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Dozens of Massachusetts beaches closed to swimmers due to high bacteria levels

Shubael Pond in Marston Mills was closed to swimmers in 2020 in response to an algae bloom and cyanobacteria.John Tlumacki/Globe Staff

This story has been updated: More than 50 Massachusetts beaches are closed to swimming due to bacteria or algae. See a listing of beaches that are closed in Massachusetts.

Dozens of beaches along the Massachusetts coast and inland were closed to swimming over the weekend due to high levels of fecal bacteria and other water quality issues.

The state Department of Public Health listed 70 beaches online that were flagged for water safety issues as of Friday, when the DPH website was last updated — from Beverly on the North Shore down to the Cape, along with numerous inland freshwater swimming areas.


In Boston, Constitution Beach, Malibu Beach, Savin Hill Beach, and Tenean Beach were all closed to swimming after tests showed excessive levels of bacteria in the water, according to the state’s website.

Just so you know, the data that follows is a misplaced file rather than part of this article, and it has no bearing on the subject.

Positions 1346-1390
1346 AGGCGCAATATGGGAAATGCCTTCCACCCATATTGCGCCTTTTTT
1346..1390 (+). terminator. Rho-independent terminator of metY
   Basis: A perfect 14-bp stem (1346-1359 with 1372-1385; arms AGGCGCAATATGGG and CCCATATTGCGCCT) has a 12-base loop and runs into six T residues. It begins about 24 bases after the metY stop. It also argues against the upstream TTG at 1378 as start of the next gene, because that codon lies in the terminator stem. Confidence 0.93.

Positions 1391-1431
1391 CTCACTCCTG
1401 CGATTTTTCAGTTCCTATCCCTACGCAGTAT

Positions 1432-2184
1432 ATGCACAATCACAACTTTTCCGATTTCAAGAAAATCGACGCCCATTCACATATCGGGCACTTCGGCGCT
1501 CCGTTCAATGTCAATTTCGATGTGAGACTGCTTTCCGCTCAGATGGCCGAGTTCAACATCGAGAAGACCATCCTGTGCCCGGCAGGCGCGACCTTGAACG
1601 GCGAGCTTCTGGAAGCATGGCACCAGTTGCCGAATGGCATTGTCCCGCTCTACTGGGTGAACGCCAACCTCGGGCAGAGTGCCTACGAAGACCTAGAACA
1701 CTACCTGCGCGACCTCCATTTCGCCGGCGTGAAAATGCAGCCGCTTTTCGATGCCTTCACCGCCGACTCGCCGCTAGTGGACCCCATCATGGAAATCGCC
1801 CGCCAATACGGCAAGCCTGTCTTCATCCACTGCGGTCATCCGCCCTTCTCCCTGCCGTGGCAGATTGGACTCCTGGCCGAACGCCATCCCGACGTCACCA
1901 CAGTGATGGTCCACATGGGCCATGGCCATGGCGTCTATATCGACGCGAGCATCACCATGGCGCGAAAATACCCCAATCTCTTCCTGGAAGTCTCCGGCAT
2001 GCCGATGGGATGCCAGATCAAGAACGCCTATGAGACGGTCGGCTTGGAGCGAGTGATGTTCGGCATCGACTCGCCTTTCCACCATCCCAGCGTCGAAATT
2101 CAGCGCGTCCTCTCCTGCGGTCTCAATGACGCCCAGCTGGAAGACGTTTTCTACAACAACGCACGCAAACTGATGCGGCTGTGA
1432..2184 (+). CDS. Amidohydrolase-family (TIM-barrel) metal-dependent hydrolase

The beaches remain open, but visitors will likely see signs posted warning people to stay out of the water.

“When the water quality is unsafe, the beach is required to be ‘posted’ with a sign that indicates swimming is unsafe and may cause illness,” the website says.

More than 1,100 public and semi-public beaches in the state are monitored for bacteria, according to the Department of Public Health.

Marine beaches are tested for the presence of Enterococci, and freshwater beaches are tested for E. coli or Enterococci. When bacteria levels exceed the limit for two consecutive days, the beach is posted as closed to swimmers, according to the state.

Five beaches in Beverly, four in Winthrop, three in Salem, three in Quincy, and two each in Dennis, Duxbury, Hingham, Lynn, Nahant, Revere, and Wareham were all posted on the list for “bacterial exceedance.”

High bacteria levels were also measured in nearly a dozen freshwater swimming areas that had to be closed, including Hopkinton Reservoir Upper Beach in Ashland, Silver Hill Association in Concord, and Learned Pond Beach and Waushakum Beach in Framingham.


Swimming in water with high bacteria can cause nausea, diarrhea, abdominal pain, sore throat, skin rash, eye irritation, fever, and chills, among other symptoms, according to the Department of Public Health.

Eight freshwater swimming areas in Mashpee and Miacomet Pond on Nantucket were flagged for high levels of algae and cyanobacteria, according to the website.

Nick Stoico can be reached at Follow him @NickStoico.